I’ve been meaning to look at a few more first-person shooters for quite some time now. They’re a genre I’ve never been particularly good at. I tend to get killed more often than I’d like, and as our friendly podcast host Qwerties can attest, I’ve been known for the occasional team kill.

Still, it’s hard to ignore the popularity of franchises such as Call of Duty and some of their counterparts. CyberBorn is a new kid on the block of what may be an already saturated market, but I think it’s worth sometimes looking past the big names for something a little different.


CyberBorn is in some ways a fairly bog-standard FPS. It is built using the Unreal Engine 4 engine. The principal is fairly simple. There are two squads representing different and you have four different game modes.

There is Rush, where you have a particular objective to either destroy or defend an object. Tean Deathmatch is a fairly traditional FPS where the goal is to kill your enemy. Capture the Flag is the traditional game of capturing the flag and bring it back to your home base. There’s also a free-for-all, which is a last-man-standing shoot-em-up.

There are a few little gotchas that you should be aware of before you get started. One unusual quirk is that even in single-player, the number of bots on each side is set to 0. That means on the default settings in single player, you have no bots assisting you and there are also no enemy players. That caught me a little off-guard at first, and it took me a moment to figure out why I had the entire map all to myself. It’s a bit of an unusual default.

The other gotcha is that multiplayer seems geared more towards LAN play rather than online play. This will be a challenge if you want to play with friends in other locations. The upside is that you don’t have to deal with game lobbies full of 12-year-old children screeching racist and homophobic insults at each other. There are workarounds if you want to get a little bit technical that involve setting up VPNs between the different locations, but this is likely to be far too technical for the average casual gamer and may add security concerns, so this may factor in to any decision to add to your multiplayer arsenal.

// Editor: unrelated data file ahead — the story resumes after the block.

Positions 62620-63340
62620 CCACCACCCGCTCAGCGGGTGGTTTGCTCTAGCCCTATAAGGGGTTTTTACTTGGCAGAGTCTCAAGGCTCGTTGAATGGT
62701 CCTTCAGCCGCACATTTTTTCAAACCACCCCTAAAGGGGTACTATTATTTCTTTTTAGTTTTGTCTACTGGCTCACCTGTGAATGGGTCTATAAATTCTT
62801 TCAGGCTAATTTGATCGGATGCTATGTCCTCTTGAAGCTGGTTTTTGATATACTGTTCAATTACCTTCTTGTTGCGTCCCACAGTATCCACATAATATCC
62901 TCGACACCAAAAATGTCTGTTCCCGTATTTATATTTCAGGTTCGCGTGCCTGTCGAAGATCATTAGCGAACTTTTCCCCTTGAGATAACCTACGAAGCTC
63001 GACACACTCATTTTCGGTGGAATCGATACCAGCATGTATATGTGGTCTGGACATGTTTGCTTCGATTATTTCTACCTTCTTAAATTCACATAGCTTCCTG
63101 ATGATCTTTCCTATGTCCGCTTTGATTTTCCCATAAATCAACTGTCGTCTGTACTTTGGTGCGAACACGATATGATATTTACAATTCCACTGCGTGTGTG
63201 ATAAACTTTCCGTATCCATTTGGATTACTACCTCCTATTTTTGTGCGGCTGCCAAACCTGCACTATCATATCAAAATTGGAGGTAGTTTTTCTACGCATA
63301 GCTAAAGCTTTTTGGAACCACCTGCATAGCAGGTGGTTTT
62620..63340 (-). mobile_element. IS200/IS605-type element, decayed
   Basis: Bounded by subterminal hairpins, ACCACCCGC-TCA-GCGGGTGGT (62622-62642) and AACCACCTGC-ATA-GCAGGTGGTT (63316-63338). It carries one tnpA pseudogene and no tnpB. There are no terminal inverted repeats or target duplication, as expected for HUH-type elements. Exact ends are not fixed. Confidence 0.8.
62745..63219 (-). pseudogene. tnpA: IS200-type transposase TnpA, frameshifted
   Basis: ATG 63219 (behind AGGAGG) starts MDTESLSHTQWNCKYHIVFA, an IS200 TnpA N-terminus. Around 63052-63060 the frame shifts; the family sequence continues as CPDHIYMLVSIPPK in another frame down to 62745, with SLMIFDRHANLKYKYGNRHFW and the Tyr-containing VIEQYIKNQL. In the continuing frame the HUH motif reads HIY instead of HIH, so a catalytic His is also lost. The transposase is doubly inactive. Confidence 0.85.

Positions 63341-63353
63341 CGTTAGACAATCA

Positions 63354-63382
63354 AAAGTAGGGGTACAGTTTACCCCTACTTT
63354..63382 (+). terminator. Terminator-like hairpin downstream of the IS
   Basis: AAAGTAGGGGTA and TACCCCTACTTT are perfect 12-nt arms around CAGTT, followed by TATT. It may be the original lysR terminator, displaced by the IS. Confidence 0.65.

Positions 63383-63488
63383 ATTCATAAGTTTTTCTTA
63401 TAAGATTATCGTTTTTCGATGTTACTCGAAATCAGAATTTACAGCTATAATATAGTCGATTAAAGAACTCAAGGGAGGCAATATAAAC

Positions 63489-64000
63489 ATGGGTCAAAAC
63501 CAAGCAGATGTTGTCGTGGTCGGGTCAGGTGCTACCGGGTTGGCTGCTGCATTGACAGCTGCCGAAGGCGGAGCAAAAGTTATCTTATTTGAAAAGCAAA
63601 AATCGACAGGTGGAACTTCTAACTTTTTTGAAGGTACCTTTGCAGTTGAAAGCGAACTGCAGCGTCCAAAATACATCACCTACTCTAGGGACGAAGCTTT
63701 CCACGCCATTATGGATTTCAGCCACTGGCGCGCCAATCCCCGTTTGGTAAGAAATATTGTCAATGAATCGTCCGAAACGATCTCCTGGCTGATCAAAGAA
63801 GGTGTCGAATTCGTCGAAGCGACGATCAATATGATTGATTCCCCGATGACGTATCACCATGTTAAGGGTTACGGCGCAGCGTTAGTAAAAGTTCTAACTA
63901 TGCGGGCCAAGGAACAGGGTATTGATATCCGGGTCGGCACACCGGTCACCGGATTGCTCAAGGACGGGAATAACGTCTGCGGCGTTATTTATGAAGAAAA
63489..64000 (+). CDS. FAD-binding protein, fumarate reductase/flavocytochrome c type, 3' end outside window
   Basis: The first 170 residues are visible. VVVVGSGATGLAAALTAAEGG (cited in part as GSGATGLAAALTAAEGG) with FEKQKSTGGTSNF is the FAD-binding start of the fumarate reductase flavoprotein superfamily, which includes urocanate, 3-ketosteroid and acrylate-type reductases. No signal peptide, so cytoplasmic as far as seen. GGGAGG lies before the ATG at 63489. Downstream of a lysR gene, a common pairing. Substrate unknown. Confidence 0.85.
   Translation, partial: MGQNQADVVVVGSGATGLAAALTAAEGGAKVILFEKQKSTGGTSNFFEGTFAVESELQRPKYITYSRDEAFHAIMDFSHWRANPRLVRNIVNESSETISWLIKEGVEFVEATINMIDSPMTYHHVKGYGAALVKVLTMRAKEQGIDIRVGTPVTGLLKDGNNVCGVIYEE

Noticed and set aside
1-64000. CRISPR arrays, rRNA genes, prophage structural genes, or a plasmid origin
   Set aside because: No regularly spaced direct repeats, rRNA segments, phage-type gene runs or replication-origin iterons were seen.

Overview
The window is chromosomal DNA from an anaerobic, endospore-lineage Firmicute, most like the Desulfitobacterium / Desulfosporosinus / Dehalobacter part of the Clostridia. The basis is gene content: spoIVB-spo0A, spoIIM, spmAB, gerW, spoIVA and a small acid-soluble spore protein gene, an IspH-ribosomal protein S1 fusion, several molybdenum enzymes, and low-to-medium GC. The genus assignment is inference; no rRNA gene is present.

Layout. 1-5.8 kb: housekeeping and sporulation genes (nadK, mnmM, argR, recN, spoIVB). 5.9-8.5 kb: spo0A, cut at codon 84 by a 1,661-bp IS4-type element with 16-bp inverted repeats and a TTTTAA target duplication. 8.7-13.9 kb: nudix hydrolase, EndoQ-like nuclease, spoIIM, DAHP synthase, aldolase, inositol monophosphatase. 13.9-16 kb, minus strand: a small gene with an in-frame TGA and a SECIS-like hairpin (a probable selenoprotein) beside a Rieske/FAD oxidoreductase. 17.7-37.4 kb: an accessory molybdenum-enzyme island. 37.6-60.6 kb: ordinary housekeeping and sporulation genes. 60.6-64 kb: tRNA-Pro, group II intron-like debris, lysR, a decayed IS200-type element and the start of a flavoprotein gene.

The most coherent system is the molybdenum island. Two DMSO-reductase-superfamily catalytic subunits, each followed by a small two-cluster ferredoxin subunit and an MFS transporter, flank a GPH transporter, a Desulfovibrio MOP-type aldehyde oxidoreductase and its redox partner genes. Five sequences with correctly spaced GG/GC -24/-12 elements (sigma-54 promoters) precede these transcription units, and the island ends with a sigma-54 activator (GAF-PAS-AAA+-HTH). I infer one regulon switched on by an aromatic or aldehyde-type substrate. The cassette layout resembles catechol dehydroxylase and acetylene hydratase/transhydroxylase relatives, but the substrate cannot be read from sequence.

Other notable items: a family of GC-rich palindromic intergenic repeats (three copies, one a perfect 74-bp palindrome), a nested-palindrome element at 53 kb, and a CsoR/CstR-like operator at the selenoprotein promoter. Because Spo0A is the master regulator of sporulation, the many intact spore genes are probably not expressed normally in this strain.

On the plus side, the gameplay was exceptionally smooth. Having played Rainbow Six: Siege previously, CyberBorn is a lot simpler to get your head around. There’s no breaking through walls or doors, it’s just run around and shoot. They’ve obviously targeted this game slightly more towards beginners as well, as I found the sensitivity of the controls made it easier to aim and get kills. They’ve obviously made this game with casual gamers with more limited FPS experience in mind. While I wouldn’t describe the game as easy, the fact that it’s not as full-on as something like Siege makes it a little bit more a casual gamer as you can get into it far more quickly.

Where I see this game excelling is for those wanting to seek a single-player experience without having the hassle of juggling random squads or having to coordinate with friends. Those looking for those online experiences are probably going to be disappointed as they are not here in CyberBorn. But those wanting to avoid might find something here.


This is where it really shines through. While I haven’t played much Call of Duty myself, I have seen other gamers stream it. The graphics there are definitely not terrible.

I would rate the graphics here at least as good as Call of Duty, if not better. Even on my lowly 1660TI, the game looks incredible. I definitely appreciate the art style and the level of detail that has gone into the graphics.

The graphics are really quite impressive particularly as CyberBorn is a cheaper game, They’ve put a lot of effort into making this right.


Where this game falls down is its quirky default settings and the lack of support for online multiplayer. I hope some more sensible defaults and online multiplayer can be introduced.

Having said that, that does bring some upsides. If you’re looking for a Call of Duty style game that you can play as single-player, this may well be a good option. This is particularly the case if you don’t particularly want to wait around for the online systems to pick you a decent lobby and have to put up with in some cases some fairly obnoxious behaviour that occurs with some games. Though if you’re looking for an online experience, you may be better off staying with one of the more established franchises that already has this functionality.

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Head honcho and tech guy behind the GeekJabber website, I also do my fair share of writing. I am a fan of vintage technology, casual gaming and music.